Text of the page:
Age: Junior at Menlo Atherton High School
Condition treated for: sickle cell disease diagnosed at 4 days old and have been going to Lucile Packard Children’s Hospital and the Bass Center for Childhood Cancer and Blood Diseases for 15 years
Favorite Memory of Packard Children's: Walking down with her family to get food from the cafeteria at LPCH
Zariah was first diagnosed with sickle cell beta thalassemia when she was 4 days old, and has been going to Lucile Packard Children’s Hospital and the Bass Center for Childhood Cancer and Blood Diseases for 15 years. In sickle cell disease red blood cells are abnormally shaped resulting in oxygenation issues. Zariah had her first pain crisis when she was 4 years old, when she was exposed to cold water because at this point she didn’t know what she couldn’t do. Pain crises occur when red blood cells slow or block blood flow causing dull, stabbing, throbbing, or sharp pain. In 7th grade she had another pain crisis, and has since experienced an occurrence every spring. Her pain crises last about a week, and in addition to pain, during these crises she experiences constant drowsiness and an inability to get up and walk. As a result, she isn’t able to do all of the normal things she enjoys, and misses out on school and socializing with friends. The most recent pain crisis she endured lasted two weeks.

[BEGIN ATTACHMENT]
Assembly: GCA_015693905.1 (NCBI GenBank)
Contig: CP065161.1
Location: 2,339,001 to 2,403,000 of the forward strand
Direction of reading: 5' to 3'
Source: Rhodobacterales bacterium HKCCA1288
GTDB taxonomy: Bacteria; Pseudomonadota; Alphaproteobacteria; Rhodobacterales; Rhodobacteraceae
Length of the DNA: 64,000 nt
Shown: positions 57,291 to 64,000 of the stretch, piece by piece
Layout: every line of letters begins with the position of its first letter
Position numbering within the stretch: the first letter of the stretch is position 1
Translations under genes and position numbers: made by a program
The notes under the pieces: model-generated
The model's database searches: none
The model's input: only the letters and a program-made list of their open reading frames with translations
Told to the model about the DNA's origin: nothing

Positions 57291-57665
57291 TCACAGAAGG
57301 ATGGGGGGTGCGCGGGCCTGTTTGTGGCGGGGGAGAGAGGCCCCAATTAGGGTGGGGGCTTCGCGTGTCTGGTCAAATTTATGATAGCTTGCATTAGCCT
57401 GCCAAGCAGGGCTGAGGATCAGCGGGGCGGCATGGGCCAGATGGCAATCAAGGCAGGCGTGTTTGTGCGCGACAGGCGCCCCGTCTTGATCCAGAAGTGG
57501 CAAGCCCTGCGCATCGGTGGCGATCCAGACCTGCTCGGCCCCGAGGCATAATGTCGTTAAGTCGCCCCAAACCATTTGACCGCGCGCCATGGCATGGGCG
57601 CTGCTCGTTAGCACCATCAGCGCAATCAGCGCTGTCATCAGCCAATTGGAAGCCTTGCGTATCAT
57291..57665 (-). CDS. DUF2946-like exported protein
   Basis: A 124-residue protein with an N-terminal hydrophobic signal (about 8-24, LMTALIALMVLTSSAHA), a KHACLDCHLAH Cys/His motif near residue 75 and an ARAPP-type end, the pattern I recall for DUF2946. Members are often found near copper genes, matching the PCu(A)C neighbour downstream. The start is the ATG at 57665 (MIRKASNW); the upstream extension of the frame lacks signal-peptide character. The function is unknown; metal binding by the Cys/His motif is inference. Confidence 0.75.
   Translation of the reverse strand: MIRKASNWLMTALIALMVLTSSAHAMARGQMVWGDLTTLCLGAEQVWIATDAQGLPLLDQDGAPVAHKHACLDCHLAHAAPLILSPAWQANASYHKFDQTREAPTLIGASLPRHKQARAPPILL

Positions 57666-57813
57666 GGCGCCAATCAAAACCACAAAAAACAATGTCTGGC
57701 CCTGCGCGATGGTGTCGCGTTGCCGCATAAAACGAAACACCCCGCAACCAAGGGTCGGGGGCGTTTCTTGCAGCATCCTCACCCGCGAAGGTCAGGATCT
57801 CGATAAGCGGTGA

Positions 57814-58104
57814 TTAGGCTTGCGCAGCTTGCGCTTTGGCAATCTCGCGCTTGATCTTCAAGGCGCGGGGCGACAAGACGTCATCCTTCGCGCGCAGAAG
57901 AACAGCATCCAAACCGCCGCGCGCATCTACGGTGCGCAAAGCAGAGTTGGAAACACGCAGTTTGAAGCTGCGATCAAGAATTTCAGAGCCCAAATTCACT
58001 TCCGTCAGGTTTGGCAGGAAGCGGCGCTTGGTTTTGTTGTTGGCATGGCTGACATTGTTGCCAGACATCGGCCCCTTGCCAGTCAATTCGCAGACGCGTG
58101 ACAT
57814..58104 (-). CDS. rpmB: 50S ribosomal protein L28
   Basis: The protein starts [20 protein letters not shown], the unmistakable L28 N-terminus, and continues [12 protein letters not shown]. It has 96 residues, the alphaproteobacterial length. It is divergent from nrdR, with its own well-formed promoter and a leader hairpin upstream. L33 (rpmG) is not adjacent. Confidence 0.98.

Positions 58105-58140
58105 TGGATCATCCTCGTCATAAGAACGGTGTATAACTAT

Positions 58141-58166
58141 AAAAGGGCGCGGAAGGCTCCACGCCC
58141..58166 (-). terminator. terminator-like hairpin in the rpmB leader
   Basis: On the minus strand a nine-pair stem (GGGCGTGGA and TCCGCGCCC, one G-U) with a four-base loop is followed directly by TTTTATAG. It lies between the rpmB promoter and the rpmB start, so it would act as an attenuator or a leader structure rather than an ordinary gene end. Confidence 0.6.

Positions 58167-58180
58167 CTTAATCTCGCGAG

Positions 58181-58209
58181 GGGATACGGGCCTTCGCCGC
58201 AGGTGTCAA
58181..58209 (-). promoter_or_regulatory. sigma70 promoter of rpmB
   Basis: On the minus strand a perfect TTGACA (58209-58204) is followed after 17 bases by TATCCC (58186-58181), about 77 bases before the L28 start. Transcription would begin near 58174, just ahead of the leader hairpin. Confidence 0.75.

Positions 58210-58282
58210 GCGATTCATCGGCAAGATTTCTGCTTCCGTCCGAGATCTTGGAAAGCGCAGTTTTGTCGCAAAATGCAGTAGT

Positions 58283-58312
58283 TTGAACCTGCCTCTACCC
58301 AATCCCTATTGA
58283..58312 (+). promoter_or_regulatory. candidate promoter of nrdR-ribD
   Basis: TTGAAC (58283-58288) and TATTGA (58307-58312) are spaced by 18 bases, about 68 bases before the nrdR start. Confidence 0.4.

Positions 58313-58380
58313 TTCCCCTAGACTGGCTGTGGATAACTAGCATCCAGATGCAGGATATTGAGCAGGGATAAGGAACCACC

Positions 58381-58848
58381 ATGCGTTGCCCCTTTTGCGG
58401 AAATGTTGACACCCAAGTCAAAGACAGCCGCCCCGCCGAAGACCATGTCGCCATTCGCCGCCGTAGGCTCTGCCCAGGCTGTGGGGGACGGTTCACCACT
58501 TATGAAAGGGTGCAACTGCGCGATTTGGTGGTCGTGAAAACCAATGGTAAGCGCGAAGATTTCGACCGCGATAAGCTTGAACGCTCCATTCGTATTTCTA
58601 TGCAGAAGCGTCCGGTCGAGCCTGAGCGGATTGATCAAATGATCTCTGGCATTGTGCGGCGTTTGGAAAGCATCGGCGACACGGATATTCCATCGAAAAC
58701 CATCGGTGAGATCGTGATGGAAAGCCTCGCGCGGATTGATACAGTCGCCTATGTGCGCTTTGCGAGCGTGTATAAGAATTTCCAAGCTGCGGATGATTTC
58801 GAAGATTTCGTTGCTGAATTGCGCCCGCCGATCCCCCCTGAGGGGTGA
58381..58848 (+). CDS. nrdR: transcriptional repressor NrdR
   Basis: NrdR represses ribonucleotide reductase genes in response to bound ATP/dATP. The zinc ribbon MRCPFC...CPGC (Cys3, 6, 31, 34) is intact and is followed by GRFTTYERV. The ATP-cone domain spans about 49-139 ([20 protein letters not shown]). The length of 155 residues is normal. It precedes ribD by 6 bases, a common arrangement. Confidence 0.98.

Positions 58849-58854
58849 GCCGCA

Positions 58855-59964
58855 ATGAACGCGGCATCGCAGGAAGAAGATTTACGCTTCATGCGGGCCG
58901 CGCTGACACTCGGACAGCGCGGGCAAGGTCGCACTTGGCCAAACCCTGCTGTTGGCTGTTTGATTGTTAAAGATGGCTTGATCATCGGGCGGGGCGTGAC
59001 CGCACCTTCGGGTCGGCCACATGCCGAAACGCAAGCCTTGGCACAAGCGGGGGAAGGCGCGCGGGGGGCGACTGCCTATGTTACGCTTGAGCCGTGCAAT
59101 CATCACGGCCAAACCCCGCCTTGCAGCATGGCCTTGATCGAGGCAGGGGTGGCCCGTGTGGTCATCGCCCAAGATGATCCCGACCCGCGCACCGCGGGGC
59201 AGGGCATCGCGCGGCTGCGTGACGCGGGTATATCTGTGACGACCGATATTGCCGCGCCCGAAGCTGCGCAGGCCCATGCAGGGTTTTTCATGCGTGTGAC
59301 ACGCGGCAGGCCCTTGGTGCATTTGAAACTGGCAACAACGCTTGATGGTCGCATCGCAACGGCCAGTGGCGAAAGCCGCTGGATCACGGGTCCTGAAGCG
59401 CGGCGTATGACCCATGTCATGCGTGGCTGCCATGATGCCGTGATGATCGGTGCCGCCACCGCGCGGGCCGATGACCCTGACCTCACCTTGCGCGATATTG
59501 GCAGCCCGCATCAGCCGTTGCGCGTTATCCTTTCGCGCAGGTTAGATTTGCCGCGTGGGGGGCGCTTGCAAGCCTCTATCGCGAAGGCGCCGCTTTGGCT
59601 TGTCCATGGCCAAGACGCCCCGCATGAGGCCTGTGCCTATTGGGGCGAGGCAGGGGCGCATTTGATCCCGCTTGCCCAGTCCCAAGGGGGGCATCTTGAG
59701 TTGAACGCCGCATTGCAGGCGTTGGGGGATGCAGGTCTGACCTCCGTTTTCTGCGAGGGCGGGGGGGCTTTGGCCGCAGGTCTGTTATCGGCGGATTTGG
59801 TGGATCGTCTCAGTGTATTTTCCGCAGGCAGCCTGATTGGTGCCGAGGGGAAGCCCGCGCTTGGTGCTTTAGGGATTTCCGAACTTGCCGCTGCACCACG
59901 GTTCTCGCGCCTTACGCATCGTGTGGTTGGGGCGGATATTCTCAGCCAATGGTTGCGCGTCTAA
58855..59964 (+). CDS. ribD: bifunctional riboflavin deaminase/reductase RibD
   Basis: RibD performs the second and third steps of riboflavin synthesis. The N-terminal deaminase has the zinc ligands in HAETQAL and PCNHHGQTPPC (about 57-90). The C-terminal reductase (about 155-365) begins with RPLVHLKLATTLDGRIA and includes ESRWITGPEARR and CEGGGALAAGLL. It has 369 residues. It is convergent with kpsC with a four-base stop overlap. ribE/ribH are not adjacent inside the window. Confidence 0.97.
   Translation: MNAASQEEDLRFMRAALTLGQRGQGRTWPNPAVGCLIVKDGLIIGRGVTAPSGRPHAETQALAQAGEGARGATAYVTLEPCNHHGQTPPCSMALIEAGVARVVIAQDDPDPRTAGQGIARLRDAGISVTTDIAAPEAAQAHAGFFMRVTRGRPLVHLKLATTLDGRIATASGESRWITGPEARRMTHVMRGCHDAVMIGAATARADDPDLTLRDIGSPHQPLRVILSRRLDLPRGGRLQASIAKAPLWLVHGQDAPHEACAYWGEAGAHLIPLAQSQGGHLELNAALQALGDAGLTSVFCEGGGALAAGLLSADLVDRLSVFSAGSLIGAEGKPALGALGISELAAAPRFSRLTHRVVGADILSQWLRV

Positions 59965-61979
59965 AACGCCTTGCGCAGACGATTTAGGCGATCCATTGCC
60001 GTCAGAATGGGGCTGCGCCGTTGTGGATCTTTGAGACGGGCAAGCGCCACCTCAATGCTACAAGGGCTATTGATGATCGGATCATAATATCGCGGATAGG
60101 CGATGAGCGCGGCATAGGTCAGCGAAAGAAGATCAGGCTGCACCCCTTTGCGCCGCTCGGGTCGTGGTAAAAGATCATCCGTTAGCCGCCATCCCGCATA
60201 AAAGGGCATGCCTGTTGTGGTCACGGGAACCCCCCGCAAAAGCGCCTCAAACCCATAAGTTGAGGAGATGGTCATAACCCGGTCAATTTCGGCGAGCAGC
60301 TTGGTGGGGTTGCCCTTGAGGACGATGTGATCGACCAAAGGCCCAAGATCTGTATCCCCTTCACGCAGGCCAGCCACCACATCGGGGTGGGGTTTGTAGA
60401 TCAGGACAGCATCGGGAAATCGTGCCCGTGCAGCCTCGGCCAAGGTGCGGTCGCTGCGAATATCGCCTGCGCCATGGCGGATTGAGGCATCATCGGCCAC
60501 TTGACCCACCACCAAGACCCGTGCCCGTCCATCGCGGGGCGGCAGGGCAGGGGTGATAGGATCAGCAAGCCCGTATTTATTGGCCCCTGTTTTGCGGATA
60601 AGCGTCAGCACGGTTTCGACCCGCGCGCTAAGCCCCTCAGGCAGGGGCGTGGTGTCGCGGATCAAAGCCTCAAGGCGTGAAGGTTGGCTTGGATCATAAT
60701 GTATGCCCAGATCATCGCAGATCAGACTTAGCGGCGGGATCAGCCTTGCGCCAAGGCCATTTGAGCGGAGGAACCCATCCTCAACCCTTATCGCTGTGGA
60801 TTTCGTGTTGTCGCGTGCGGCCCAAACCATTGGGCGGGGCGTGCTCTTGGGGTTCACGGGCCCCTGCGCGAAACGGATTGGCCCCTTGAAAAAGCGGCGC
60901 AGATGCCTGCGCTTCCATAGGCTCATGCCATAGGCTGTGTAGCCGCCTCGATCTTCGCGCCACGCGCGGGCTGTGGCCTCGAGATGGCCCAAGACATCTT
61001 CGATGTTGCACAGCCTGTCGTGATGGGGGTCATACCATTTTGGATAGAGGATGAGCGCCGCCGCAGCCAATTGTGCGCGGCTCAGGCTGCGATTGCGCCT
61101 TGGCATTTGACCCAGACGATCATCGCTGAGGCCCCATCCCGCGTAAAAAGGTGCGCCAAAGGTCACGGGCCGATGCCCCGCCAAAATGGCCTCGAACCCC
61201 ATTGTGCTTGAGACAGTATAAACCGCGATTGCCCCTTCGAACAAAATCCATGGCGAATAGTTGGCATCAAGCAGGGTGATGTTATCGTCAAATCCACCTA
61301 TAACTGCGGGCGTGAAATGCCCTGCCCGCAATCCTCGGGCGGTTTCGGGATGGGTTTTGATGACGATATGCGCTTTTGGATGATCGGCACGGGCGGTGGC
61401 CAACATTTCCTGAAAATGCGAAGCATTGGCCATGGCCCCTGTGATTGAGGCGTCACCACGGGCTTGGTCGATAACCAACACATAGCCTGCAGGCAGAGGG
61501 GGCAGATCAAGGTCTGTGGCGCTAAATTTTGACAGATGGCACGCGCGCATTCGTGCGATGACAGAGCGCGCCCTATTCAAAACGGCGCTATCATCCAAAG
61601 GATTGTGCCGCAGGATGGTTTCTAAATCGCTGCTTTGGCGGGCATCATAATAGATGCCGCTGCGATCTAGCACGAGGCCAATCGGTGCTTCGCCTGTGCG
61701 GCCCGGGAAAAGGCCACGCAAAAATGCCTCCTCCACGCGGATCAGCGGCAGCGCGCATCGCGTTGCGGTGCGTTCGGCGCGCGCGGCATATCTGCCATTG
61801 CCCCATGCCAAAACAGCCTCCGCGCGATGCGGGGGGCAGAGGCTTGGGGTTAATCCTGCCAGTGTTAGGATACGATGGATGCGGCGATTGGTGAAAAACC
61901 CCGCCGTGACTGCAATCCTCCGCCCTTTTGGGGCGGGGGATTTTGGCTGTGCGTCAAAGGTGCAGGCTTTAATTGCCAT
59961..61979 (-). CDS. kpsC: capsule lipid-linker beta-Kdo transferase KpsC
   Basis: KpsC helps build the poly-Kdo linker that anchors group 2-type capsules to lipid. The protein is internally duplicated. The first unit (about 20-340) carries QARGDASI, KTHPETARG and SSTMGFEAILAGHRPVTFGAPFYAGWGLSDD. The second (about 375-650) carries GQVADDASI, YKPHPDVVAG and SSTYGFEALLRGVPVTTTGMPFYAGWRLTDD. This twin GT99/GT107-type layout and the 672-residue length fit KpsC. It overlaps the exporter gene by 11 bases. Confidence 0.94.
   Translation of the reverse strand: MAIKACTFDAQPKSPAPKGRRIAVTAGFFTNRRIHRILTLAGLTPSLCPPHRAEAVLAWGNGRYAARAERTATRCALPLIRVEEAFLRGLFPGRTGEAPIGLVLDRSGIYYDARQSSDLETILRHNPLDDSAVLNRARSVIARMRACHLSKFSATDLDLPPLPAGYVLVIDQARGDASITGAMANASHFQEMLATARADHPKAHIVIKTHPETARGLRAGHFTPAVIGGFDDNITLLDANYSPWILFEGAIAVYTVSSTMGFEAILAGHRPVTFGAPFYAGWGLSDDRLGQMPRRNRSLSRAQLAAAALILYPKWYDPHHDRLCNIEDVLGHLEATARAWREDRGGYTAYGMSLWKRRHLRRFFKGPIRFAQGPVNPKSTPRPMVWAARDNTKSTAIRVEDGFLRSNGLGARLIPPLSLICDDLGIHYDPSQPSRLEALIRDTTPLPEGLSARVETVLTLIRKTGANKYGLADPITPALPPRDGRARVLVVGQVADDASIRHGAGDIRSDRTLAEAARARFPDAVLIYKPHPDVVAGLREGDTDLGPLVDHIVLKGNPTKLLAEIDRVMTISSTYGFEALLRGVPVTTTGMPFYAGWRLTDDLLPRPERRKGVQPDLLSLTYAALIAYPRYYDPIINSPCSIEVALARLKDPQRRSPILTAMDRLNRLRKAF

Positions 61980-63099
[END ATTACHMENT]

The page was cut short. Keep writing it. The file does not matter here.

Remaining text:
Undeterred by these experiences, Zariah has a talkative, bubbly energy with a mature outlook on her condition. She says she “understands why God gave it to [her] because it’s given [her] so many opportunities.” For example, she has received The Heroes Award for Sickle Cell Patients, and was the youngest to receive it at age 15. Zariah has organized multiple awareness efforts about sickle cell in her middle school, through speaking and writing about her journey.
At the Bass Center at Packard Children’s, Zariah met another girl with sickle cell, and was finally able to find a friend who understood her struggle.
Her doctors told Zariah’s mother, Shawneece, “Zariah has a condition; don’t let it become a disability.” Shawneece recalled that care providers and other patient families at Packard Children’s made them feel as if that they weren’t alone.
At the Bass Center there were many people to talk to about sickle cell, and even about things not related to the condition, like college.
Zariah is supported by her two siblings, her family, and the compassionate care she gets from Packard Children’s and the Bass Center.
Come support patients like Zariah at Stanford University Dance Marathon, February 17-18th!